Filling several types of pellets into one capsule allows us to administer multiple active ingredients with one pharmaceutical product or to combine different release kinetics of one active ingredient. The combination of pellets with active ingredient and neutral pellet cores in the mixture facilitates the production of capsules with different strengths. The purpose of the study was to evaluate the extent of segregation of two-component pellet mixtures within the industrial encapsulation process and to determine the critical difference in pellet size, where segregation can be expected. In addition to the effect of size differences, the effect of the pellet surface and the method of filling the capsule filling machine bin was also studied.
Four different types of pellets (coloured pellets with tartrazine, pellets with active substance and two types of neutral pellet cores (different in size)) were combined into four binary mixtures, which were then filled into capsules in a pilot encapsulation process, which was preceded by different bin pellet filling method. Solid gelatine capsules were sampled at individual time stages of encapsulation and analysed by groups according to the physical properties of the pellets. For the purpose of analysing the samples taken, a method was developed, by which the sample was optically captured and the mass proportions of the individual components in the capsules were calculated from the parameters. The method was validated. From the size parameters or colour of the individual components, the volume fraction of each component in the capsule was calculated and compared over the entire encapsulation time, which gave us insight into changes in the proportions of the individual components of the mixture during the process. Based on the results obtained, it can be argued that the global segregation of the pellet mixture and the local homogeneity of the mixture can only be ensured if the particles of the individual components of the capsule do not differ in size and exhibit similar surface properties. The critical point of encapsulation is defined as the start and the end of capsulation process, where the effects of percolation and sifting, due to differences in particle size and surface properties, are most pronounced. At these points, the mixture is most likely to segregate. A factor that also affects the entire capsule filling and segregation process is the mixing of different types of pellets.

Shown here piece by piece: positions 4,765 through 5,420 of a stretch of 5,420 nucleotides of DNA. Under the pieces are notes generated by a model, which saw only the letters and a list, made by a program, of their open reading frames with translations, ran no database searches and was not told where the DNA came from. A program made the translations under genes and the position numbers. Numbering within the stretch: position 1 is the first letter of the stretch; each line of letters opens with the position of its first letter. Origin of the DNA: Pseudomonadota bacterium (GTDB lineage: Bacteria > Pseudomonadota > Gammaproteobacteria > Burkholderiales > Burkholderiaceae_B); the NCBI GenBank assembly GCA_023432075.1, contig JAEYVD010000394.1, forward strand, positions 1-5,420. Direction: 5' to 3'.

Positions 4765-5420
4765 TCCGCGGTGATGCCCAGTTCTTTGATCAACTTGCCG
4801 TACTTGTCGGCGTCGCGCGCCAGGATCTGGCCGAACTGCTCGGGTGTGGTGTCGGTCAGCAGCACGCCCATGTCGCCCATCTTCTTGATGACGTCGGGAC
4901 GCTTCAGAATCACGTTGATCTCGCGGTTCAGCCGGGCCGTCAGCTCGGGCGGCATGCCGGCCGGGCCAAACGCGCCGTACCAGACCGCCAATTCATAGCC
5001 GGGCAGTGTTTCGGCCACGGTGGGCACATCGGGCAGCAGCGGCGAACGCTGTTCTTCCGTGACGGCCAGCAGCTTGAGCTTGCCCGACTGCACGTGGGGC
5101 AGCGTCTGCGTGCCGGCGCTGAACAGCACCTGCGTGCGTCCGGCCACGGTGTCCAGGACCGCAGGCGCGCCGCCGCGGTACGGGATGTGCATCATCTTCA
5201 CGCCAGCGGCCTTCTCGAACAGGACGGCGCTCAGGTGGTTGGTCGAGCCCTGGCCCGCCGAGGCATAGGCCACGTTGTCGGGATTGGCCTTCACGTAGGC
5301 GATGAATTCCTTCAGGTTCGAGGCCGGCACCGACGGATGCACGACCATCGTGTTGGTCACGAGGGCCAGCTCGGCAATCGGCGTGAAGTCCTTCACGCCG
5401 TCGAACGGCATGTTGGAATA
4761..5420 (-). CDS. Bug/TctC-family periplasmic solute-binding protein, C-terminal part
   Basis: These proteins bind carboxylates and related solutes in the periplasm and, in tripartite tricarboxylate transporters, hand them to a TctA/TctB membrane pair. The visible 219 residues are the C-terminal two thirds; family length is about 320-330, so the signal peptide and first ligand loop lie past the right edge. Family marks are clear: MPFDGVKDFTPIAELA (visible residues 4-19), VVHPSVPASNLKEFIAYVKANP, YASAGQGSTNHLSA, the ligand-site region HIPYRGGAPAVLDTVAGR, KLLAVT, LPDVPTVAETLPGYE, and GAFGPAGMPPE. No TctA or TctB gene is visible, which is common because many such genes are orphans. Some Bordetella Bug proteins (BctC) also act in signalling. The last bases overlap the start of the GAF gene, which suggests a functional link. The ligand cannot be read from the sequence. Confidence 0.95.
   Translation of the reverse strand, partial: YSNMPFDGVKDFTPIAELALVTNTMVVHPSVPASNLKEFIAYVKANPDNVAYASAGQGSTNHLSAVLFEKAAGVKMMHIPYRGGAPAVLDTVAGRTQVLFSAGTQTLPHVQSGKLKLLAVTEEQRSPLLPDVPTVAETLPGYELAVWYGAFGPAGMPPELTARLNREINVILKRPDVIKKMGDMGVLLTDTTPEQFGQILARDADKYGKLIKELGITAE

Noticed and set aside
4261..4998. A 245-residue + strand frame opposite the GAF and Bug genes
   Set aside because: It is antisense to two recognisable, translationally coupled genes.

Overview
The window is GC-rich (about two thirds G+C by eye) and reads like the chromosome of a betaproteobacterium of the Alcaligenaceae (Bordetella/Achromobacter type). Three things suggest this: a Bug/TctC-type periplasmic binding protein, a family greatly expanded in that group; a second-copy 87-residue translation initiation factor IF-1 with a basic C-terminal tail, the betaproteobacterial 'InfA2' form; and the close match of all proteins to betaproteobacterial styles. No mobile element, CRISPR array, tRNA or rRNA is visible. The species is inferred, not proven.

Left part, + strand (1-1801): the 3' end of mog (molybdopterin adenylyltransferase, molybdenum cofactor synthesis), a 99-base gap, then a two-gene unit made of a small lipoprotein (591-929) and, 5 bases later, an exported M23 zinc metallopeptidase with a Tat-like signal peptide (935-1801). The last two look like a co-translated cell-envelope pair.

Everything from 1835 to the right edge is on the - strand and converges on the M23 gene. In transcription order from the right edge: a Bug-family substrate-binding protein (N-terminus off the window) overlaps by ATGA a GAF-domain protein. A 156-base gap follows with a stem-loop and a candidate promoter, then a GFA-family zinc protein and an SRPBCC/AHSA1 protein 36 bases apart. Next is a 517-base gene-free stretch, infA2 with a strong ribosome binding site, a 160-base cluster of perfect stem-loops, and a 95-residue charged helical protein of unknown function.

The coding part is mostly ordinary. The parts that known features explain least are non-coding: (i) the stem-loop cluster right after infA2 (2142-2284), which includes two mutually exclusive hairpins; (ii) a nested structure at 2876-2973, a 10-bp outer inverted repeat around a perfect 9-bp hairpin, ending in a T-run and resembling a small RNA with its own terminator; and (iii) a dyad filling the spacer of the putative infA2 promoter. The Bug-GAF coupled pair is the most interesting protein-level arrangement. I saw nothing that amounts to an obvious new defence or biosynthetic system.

With this research work, we have confirmed that many factors influence the segregation of a pellet mixture and that multicomponent capsules must be designed and manufactured with consideration. For studied mixtures, we assume that the particle size difference was the main reason for segregation.